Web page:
Acupuncture for Stress

Acupuncture for Stress

Acupuncture for Stress
Article by Verena McCrae,
Registered Acupuncturist

More often than not do I see patients coming in regularly for Acupuncture whose main complaint is stress.  Something they experience and deal with on a daily basis - which greatly interferes with their overall health.  Recently several medical studies have shown the relationship between high stress levels and its effect on decreasing health.  In Chinese Medicine, there is no doubt that stress has adverse effects on our health, as it disrupts the smooth flow of qi and eventually blood flow within the body, causing stagnation

Common Symptoms of Stress Include: 
Anger, irritability, frustration
Stiffness in muscles – commonly neck and shoulders
Trouble sleeping
Irregular menstruation/fertility
Premenstrual symptoms, breast distension, bloating
Migraines or tension headaches
Chest constriction, anxiety
Frequent sighing
Gastrointestinal disorder
Poor concentration
Irritable bowel syndrome
How can Acupuncture Help You Manage Stress?

Acupuncture is effective in moving qi and blood in the body, and therefore ridding us of any stagnation and thereby relieving stress.  During the insertion of needles, endorphins and serotonins are released within the brain and in turn create a deeply relaxing effect on the body.  Most patients have a tendency to fall asleep while the needles are in.  Medical studies show that acupuncture decreases sympathetic nerve activity during mental stress, lowering blood pressure and heart rate.  Patients claim to feel more energetic, clear minded and pleasantly alert after as little as one treatment and have noticeable and long lasting improvements after about 6 treatments. 

Homecare Using Acupressure

Acupressure is a treatment that can be performed by yourself or a partner at home. Stimulating certain acupuncture points on the body help to relieve stress and aid in circulation of energy. 

LI4 – located between the thumb and second finger at the highest point of the web between the fingers. This point helps to release emotional mental and biological toxins from the body.

Liver 3 – located in the web between the first and second toe. This point in conjunction with LI4 is called the four gates and is used to open the channels and remove stagnation and toxicity.

P6 – located two inches up from the wrist crease on the palm side in the middle of the forearm between the two tendons. This point is used to help calm the mind.

Yin Tang – located between the medial ends of the eyebrows, this point is great for a simple and gentle massage when you find yourself in a stressful situation.  This point if often referred to in yoga practice as the point of our most inner wisdom – so massage, close your eyes and see for yourself.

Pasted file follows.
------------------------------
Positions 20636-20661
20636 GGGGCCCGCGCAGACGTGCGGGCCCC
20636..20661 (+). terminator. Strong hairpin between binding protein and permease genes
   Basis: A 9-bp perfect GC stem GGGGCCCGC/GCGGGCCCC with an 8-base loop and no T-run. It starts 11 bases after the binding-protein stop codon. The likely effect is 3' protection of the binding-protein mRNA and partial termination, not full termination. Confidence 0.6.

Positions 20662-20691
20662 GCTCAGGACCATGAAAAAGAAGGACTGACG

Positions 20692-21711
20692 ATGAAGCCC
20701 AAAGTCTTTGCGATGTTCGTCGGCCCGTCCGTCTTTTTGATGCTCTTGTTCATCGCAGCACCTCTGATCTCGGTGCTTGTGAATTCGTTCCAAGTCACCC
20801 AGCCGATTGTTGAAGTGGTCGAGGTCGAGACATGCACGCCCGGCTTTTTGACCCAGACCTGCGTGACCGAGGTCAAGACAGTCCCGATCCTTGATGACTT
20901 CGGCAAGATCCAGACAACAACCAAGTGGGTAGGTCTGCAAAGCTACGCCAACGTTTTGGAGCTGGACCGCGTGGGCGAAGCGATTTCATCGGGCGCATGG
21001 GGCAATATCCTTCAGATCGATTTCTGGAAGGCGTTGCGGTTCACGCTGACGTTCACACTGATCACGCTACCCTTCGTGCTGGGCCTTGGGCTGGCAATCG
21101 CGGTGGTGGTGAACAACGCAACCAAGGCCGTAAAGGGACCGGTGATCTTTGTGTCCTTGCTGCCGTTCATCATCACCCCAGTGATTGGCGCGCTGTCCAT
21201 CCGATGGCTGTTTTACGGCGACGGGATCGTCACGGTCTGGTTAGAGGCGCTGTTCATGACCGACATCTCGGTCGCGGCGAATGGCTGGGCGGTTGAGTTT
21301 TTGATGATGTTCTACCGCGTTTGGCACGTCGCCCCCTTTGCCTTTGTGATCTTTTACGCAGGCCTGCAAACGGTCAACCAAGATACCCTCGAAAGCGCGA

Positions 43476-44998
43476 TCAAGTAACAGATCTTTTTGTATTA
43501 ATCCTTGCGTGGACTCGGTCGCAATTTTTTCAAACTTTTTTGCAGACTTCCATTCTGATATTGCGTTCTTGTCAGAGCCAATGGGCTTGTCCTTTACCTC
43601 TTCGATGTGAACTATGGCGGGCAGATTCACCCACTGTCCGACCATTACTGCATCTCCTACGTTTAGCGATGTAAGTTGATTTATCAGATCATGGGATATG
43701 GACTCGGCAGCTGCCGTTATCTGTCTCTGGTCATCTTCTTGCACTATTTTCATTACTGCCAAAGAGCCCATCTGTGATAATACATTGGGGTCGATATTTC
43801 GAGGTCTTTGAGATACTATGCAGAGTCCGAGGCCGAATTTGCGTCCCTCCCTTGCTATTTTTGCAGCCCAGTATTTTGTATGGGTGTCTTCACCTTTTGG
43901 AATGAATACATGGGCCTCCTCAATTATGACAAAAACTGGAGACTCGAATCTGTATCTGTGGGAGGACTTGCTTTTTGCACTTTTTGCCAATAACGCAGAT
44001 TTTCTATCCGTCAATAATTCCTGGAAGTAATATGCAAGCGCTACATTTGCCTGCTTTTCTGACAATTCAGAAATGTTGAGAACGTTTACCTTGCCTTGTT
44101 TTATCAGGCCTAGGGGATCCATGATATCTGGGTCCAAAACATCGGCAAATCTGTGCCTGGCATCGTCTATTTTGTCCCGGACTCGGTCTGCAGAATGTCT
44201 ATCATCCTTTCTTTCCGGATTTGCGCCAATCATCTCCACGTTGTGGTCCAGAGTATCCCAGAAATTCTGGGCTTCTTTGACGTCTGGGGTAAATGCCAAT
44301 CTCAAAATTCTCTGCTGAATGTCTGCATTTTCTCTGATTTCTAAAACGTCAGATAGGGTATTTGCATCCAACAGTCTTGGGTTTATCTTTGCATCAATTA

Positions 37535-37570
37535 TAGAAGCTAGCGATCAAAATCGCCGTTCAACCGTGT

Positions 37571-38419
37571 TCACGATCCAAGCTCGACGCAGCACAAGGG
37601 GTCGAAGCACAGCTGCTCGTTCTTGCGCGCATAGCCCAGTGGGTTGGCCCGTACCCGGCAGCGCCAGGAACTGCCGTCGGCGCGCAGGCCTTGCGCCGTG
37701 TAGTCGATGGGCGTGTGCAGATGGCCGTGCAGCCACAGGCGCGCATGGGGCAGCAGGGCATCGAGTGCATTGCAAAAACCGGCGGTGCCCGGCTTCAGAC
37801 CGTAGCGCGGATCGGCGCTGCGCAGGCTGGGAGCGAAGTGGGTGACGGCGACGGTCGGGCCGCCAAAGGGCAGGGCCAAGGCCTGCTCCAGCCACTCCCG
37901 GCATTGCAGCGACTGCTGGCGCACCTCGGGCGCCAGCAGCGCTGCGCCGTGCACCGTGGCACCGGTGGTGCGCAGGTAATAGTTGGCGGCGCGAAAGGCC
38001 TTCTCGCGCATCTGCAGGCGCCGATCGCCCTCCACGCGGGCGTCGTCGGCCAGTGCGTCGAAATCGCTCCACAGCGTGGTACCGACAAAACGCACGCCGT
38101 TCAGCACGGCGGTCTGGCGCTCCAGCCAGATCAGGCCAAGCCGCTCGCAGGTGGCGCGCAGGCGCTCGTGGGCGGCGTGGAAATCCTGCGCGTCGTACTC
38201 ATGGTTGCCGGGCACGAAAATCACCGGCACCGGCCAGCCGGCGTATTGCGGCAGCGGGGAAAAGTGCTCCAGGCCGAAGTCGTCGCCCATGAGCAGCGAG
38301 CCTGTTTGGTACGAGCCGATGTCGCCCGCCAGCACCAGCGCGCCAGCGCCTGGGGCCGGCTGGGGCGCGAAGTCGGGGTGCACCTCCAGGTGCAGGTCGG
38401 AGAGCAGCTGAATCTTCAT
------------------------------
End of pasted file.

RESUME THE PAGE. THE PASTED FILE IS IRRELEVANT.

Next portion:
Simple Lifestyle Suggestions

BreathingThe majority of us are very shallow breathers, breathing only from the upper lungs with very short and quick breaths.  This type of breathing deprives our tissues and cells of very needed oxygen.  This type of shallow breathing doesn’t allow for proper flow of qi within the body.  A simple daily routine of 5-10 minutes of deep, belly breathing can make an incredibly noticeable difference in how you feel, especially during a stressful glimpse. 

Exercise – Moderate exercise is the perfect amount of exercise to reduce stress and increase the release of endorphins from the brain.  Moderate exercise also helps to move qi and blood to help release any stagnation. 

Yoga or Qi Gong – Breathing focused exercise is ideal for our busy lives, and would benefit everyone if integrated into your busy day. 

Friends and Family – Having a good sense of community and support system is much more important than we give it credit.  This helps to minimize stress, and helps to break up our busy and stressful lives with some good quality family and friends time. 

Chinese Medicine Dietary Suggestions
Avoid eating after 7 pm
Eat small meals to a satiation point of 80 percent
Enjoy cooking, eating and sharing
Sit down to eat your meals
Eat organically, locally and SEASONALLY

Foods that are Beneficial to Avoid
Deep fried and greasy foods
Sweets, pastries and simple carbohydrates
Alcohol, nicotine, caffeine, recreational drugs
Overly spicy foods

Foods that are Beneficial to Add
Spices to move qi – turmeric, caraway, rosemary, chives, basil, thyme, mint.
Cruciferous vegetables such as cabbage, broccoli, cauliflower, brussel sprouts
Dark green leafy green vegetables
Moderate amount of organic lean meats and fish

In health and summer warmth,
Verena McCrae, R.Ac.
Acupuncture and Traditional Chinese Medicine









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